Ottoman Footstool, 1966-1967, from The Girard Group Series//THF93606
To top it all off, Girard suggested the commission of Italian fashion designer Emilio Pucci to create a line of uniforms for Braniff pilots and flight attendants. The futuristic space age-themed uniforms were colorful and included go-go boots and translucent plastic helmets. Braniff International’s new flying experience was no longer simply travel between two points, but instead it became an immersive journey. As one television advertisement concluded, “Braniff International announces the end of the plain plane. We won’t get you where you’re going any faster, but it’ll seem that way.”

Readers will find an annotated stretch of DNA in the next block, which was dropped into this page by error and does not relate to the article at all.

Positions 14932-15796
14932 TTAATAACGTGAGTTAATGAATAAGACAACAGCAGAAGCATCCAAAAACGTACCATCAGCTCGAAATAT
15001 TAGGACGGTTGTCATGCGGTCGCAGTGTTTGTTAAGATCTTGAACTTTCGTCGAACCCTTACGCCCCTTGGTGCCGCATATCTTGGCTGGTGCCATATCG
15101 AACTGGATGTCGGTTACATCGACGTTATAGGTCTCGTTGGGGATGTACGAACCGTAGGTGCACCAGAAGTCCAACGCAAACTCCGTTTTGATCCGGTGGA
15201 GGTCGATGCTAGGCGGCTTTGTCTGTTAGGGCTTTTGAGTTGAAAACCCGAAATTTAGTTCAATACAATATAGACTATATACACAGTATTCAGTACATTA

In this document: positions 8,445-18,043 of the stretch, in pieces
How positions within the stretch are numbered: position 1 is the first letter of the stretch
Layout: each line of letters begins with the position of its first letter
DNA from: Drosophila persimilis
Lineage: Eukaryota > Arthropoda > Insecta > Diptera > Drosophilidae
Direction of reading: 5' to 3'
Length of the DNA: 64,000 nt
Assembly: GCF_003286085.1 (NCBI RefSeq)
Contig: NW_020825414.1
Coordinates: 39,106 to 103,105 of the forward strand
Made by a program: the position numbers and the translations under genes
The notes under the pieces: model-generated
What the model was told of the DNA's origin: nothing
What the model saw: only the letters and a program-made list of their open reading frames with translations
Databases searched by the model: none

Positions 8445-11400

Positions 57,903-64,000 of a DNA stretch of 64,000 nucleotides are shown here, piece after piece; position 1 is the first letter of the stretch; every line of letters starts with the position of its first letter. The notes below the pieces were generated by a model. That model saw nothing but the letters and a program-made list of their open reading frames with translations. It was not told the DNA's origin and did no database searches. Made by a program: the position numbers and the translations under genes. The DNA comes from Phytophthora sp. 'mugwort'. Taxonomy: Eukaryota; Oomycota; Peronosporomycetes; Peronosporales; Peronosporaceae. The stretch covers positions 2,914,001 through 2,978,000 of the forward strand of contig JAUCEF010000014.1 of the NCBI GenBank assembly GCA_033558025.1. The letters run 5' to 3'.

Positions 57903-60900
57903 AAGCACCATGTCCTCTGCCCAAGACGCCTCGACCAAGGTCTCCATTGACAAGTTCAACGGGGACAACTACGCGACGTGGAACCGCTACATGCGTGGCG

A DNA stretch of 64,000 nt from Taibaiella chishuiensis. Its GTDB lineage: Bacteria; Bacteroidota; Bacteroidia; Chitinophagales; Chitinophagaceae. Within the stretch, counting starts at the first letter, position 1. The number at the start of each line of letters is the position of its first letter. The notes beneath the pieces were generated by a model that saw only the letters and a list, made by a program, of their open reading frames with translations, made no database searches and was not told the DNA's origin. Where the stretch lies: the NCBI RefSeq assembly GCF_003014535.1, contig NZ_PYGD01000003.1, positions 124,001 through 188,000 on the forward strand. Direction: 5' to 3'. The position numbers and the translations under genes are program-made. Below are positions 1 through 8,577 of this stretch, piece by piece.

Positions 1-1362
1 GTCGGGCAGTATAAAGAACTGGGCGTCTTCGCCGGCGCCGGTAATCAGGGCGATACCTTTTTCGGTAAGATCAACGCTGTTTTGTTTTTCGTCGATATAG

Katherine White is Associate Curator, Digital Content, at The Henry Ford.
In 2014, the Detroit News donated over 220 photographic negatives to The Henry Ford. They depict photos of and taken from various News aircraft between the mid-1920s and mid-1930s, including a Lockheed Orion and a Lockheed Vega. A substantial number relate to the 1931 Pitcairn-Cierva Autogiro, which has been in The Henry Ford’s collection for over 80 years and is currently on display within Henry Ford Museum in the Heroes of the Sky exhibit. The image shown here includes a hand-written note on the envelope: “Airplanes to ship newspapers.” We have just digitized the complete set of negatives, so you can now visit our online collections to browse the Autogiro-related images, or everything related to the Detroit News, including all of these images.
Ellice Engdahl is Digital Collections & Content Manager at The Henry Ford.